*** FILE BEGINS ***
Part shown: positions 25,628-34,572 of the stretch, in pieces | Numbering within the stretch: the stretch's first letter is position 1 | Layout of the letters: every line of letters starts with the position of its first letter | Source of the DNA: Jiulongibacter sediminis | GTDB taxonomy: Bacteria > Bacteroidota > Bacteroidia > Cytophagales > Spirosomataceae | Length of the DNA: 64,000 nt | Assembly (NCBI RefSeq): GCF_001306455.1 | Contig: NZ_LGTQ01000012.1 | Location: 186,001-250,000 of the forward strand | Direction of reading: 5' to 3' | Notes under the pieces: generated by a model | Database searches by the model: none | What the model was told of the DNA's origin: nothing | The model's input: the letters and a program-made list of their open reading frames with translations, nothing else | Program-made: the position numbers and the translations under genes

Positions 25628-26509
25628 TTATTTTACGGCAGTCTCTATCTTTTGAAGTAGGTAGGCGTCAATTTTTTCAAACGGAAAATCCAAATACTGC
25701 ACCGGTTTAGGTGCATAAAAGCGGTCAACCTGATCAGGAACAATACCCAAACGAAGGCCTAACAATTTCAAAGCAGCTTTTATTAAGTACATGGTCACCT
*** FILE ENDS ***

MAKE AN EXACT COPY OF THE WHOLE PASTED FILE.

Part shown: positions 25,628-34,572 of the stretch, in pieces | Numbering within the stretch: the stretch's first letter is position 1 | Layout of the letters: every line of letters starts with the position of its first letter | Source of the DNA: Jiulongibacter sediminis | GTDB taxonomy: Bacteria > Bacteroidota > Bacteroidia > Cytophagales > Spirosomataceae | Length of the DNA: 64,000 nt | Assembly (NCBI RefSeq): GCF_001306455.1 | Contig: NZ_LGTQ01000012.1 | Location: 186,001-250,000 of the forward strand | Direction of reading: 5' to 3' | Notes under the pieces: generated by a model | Database searches by the model: none | What the model was told of the DNA's origin: nothing | The model's input: the letters and a program-made list of their open reading frames with translations, nothing else | Program-made: the position numbers and the translations under genes

Positions 25628-26509
25628 TTATTTTACGGCAGTCTCTATCTTTTGAAGTAGGTAGGCGTCAATTTTTTCAAACGGAAAATCCAAATACTGC
25701 ACCGGTTTAGGTGCATAAAAGCGGTCAACCTGATCAGGAACAATACCCAAACGAAGGCCTAACAATTTCAAAGCAGCTTTTATTAAGTACATGGTCACCT